arrow_downarrow_leftarrow_rightarrow_upbookmarkArtboard 6bubbleicon_arrow_lefticon_birdicon_calicon_facebookicon_mailicon_searchicon_twittericon_websiteicon-emailicon-facebookicon-ldicon-twitterArtboard 6review_countsigthumbs_downthumbs_uptop_allArtboard 6top_yearw-negw-nonew-nutw-pos
Oliver Kemeid's

The Aeneid

August 2nd - September 25thStudio TheatreTicket Info
Generally Positive Reviews based on 3 Critics
  • bottom 10% of shows in the 2016 season
3 Reviews
Comments

Traditional arts journalism is in decline. Now more than ever, this independent website and our podcast fill a growing void. We've had over 1.5 million page views, and are grateful that you are here. We rely on readers — and a handful of advertisers who share our values — to make our work possible. When we raised funds for our podcast, The "Performers Podcast," the average donation from people like you was $96. Now we hope you’ll join us in augmenting our coverage of arts in the region by making a one-time donation today.

Founder Stratford Festival Reviews
Donate Now
This is a listing for the 2016 season. For the current 2019 shows click here.

The Globe and Mail - J. Kelly Nestruck

Tale of terror and exile feels...

Quebec playwright Kemeid’s play, now having its English-language debut at the Stratford Festival, may have premiered almost a decade ago and inspired by a poem over two thousands years old, but its tale of terror and exile feels almost too timely…Rodrigo Beilfuss’s performance here – straightforward, earnest – flattened me with its unspoken pain.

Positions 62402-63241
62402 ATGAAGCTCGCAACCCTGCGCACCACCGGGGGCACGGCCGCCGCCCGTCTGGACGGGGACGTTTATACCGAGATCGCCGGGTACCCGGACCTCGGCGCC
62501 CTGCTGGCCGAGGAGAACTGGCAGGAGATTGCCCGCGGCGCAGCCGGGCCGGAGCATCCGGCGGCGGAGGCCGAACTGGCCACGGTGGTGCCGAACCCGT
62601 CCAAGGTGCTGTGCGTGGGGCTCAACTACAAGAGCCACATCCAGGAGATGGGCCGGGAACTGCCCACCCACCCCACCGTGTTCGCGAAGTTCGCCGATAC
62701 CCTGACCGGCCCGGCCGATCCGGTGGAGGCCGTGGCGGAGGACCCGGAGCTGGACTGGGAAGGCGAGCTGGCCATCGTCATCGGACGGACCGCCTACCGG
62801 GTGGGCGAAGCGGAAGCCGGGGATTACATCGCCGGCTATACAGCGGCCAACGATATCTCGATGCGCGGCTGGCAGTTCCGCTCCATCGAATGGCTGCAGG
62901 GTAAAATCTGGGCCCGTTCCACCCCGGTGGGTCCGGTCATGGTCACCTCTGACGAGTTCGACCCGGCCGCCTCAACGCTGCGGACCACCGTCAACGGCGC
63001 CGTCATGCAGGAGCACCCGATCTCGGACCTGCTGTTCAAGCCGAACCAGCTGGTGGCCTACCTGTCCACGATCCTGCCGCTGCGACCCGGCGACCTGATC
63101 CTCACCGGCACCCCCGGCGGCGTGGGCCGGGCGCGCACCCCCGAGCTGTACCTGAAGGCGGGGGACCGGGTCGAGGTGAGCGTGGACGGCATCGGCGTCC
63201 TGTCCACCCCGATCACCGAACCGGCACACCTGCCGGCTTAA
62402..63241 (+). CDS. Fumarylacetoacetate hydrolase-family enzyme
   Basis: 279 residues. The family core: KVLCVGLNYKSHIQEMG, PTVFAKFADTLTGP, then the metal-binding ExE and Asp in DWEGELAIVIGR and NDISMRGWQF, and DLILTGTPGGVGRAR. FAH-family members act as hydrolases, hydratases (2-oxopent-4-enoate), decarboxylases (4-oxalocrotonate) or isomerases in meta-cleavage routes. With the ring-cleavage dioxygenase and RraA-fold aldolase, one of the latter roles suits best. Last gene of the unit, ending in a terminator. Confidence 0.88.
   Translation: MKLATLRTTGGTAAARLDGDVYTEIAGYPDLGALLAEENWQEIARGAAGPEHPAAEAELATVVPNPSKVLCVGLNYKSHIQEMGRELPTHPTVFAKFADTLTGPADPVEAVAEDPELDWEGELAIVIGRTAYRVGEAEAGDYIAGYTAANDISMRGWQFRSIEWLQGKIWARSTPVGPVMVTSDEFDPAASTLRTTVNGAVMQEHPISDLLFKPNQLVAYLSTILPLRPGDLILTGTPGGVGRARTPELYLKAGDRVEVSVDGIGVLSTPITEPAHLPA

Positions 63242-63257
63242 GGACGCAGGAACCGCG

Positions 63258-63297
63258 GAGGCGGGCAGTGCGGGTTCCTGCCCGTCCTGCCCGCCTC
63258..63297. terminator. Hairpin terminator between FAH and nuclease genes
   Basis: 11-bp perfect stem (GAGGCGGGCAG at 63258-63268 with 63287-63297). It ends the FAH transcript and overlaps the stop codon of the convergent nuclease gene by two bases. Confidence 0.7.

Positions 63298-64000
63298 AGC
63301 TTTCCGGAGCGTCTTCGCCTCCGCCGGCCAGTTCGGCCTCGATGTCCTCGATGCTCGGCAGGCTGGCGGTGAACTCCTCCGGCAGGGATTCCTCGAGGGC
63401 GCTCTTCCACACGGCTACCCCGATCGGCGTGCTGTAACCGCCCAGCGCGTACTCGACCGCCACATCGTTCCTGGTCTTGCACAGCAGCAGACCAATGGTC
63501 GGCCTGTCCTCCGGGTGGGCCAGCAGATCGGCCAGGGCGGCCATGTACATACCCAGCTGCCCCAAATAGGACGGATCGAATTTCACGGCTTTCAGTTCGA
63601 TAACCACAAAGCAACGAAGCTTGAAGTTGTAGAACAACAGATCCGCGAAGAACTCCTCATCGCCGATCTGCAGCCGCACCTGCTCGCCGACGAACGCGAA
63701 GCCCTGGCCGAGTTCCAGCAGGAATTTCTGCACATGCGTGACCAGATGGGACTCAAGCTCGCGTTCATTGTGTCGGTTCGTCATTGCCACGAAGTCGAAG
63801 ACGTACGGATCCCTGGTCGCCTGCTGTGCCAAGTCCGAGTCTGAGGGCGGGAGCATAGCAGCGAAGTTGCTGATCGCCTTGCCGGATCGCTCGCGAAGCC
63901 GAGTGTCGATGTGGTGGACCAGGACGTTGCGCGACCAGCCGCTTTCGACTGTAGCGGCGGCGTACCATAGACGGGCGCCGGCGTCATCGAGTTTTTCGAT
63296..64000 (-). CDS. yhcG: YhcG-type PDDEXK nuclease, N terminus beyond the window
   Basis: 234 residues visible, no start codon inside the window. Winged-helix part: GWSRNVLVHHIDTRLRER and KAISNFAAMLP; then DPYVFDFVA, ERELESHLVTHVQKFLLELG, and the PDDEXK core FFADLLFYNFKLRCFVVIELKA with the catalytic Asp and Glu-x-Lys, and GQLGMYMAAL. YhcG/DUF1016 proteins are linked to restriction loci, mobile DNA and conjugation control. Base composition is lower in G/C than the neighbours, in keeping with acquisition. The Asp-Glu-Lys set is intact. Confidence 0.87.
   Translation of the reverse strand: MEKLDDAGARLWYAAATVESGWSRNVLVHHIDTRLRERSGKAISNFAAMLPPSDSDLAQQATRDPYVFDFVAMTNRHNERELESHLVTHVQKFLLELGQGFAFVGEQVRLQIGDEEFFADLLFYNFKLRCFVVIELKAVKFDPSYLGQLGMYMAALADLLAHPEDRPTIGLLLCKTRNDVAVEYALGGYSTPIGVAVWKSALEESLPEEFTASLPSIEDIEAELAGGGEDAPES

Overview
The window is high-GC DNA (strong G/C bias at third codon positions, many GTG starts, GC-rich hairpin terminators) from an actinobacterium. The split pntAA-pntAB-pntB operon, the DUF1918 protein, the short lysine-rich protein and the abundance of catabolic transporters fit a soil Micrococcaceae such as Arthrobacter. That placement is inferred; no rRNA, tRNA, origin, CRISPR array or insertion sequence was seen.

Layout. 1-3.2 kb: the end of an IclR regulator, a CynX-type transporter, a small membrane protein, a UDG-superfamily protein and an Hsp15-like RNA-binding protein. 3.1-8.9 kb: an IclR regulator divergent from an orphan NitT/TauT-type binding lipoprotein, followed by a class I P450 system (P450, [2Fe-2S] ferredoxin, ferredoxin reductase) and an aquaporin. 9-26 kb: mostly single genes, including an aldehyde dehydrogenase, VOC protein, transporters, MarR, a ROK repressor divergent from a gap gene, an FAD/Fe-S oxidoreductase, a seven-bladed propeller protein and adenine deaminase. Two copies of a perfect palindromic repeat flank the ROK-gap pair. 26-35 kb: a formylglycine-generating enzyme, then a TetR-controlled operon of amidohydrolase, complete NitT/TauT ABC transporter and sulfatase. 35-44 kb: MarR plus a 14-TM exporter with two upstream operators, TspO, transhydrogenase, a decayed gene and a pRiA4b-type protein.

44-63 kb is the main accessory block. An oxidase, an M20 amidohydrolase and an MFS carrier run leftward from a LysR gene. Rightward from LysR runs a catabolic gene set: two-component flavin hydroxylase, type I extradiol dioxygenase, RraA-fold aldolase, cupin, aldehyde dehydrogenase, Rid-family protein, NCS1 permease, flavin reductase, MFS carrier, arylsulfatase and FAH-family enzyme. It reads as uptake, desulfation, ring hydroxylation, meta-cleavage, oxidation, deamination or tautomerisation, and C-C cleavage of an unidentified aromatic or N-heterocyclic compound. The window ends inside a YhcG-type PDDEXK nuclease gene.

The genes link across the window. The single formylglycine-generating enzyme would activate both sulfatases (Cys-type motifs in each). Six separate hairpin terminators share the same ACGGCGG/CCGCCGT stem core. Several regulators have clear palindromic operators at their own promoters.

Read Full Review08/23/2016

The Stratford Beacon Herald - Bruce Urquhart

An emotionally wrenching triumph

A modern retelling of Virgil’s epic poem, The Aeneid follows Aeneas, played by an expressive Gareth Potter, as he leads a small group of exiles from their occupied homeland to the promise of a new country. While Virgil’s original poem began with the fall of Troy, Kemeid’s The Aeneid deliberately leaves the country and the people unnamed…When the Stratford Festival commissioned this special translation of Kemeid’s play by Maureen Labonte, the plight of the Syrian refugees had yet to make worldwide headlines, adding to the timeliness and, sadly, timelessness of this production.

Read Full Review08/22/2016

The Toronto Star - Karen Fricker

Dominated by white male heterosexual...

The ensemble embraces the challenges of the production’s character- and situation-swapping with passion and professionalism…But their creative commitment is eclipsed by an overall approach to production that doesn’t really confront the central challenges proposed by the text and endorses, rather than questions, the societal status quo.

Read Full Review08/21/2016

No Matches for Reviews

Share This Post:

Share This Tweet This Email This